Meanwhile, unlike his co-conspirators who pleaded guilty, the sixth man to be sentenced on May 12 — Edgar Yuan Moreno Barragan — chose to go to trial and was convicted by a jury last December.

Crane sentenced Barragan to 10 years in prison, to be followed by five years of supervised release.

In sentencing Barragan, the judge made what is known as an “upward departure.”

Under the terms of the Federal Sentencing Guidelines, Barragan had been facing between 87 and 108 months in prison.

Instead, Crane assessed a sentence one year longer than the higher end of the guideline recommendations.

Last Wednesday, Barragan’s attorneys filed a notice appealing his sentence to the Fifth Circuit Court of Appeals.

A seventh person, Julisa Peña — the wife of Evaristo Sepulveda III — pleaded guilty to related charges.

According to charging documents, Peña used her husband’s drug trafficking proceeds to pay for the construction of a $230,000 home in cash — money she worried would be questioned by the IRS, according to text messages between Peña and her husband which were obtained by law enforcement.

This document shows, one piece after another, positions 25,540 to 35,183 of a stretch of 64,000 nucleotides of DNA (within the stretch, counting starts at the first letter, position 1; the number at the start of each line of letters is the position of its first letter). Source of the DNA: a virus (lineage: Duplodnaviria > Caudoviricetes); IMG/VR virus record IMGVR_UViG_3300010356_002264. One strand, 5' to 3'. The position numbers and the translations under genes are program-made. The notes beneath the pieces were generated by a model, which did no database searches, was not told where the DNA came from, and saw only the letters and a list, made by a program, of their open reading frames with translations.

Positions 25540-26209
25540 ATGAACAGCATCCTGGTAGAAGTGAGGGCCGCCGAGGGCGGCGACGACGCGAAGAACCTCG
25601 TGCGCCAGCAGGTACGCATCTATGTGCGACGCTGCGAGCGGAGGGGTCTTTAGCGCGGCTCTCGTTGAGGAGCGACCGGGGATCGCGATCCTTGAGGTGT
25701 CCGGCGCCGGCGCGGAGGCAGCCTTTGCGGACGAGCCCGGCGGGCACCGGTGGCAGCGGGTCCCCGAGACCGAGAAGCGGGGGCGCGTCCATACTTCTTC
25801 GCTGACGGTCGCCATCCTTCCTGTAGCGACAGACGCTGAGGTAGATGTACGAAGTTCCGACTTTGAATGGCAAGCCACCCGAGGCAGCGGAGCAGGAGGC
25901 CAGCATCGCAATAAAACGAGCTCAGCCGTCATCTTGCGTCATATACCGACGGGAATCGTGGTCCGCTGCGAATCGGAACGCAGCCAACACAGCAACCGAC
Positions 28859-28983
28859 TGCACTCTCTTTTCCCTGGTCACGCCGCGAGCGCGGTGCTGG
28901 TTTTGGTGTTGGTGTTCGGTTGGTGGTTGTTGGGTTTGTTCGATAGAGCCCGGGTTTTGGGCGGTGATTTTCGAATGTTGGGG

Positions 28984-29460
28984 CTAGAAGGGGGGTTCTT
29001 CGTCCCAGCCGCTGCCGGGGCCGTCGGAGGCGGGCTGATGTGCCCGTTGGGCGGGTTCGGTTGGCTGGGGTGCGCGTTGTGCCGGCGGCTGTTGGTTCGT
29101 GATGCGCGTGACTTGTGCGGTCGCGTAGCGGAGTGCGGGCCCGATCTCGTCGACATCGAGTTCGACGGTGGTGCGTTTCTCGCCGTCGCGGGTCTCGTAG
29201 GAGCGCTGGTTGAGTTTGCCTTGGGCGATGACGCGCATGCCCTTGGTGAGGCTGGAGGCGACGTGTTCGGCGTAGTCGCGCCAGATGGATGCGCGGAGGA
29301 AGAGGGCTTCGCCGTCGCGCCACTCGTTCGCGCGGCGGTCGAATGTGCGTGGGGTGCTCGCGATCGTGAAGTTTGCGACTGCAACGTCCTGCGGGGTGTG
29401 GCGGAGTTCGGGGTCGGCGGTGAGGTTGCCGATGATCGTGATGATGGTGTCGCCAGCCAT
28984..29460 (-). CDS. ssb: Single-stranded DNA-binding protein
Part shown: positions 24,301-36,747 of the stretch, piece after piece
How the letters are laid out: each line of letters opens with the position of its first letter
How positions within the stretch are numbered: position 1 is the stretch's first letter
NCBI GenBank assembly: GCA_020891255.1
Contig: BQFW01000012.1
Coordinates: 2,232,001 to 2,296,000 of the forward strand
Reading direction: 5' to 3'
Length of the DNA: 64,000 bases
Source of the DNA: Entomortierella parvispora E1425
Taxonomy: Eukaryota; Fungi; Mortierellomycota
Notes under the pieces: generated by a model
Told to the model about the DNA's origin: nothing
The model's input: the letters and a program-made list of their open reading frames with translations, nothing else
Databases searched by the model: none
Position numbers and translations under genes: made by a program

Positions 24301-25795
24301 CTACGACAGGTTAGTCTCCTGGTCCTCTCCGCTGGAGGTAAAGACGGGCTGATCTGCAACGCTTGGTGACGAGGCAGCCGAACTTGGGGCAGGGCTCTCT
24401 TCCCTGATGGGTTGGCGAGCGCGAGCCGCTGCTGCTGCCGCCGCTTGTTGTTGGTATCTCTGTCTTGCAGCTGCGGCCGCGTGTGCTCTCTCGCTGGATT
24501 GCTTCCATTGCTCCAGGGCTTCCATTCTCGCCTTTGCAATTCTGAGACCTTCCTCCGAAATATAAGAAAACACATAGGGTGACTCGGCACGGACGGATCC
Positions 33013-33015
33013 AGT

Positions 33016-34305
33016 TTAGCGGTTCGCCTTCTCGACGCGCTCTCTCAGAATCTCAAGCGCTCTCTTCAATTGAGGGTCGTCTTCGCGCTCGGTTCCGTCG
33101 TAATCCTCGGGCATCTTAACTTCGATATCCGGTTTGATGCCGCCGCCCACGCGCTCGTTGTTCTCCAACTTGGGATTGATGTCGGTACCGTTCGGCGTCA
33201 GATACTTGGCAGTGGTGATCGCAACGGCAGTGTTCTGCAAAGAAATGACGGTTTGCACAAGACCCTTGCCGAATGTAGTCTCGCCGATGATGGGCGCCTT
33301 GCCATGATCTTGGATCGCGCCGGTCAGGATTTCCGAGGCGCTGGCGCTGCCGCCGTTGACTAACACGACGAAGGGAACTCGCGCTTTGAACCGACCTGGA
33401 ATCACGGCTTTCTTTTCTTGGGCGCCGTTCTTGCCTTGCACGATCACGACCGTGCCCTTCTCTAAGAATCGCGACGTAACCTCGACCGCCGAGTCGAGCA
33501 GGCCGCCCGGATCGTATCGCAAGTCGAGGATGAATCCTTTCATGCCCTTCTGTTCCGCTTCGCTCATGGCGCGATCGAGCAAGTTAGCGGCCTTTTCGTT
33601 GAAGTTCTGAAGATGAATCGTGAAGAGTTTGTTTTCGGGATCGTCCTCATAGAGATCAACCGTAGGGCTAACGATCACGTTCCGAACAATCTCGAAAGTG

Authorities also say Peña sometimes served as a lookout for her husband, texting him when she noticed law enforcement movement in Rio Grande City, according to charging documents.

On Feb. 10 of this year, Crane sentenced Peña to 18 months in prison.


But it was the men and their brazen chutzpah in conducting their operations that stood out to the judge as he deliberated their sentences earlier this month.

Aside from threatening the agents, the group also took proactive measures to derail the government’s investigation.

In one instance, Jose Luis ordered his men to destroy surveillance cameras that had been installed along Midway Road.

Authorities later found the camera setups riddled with bullet holes.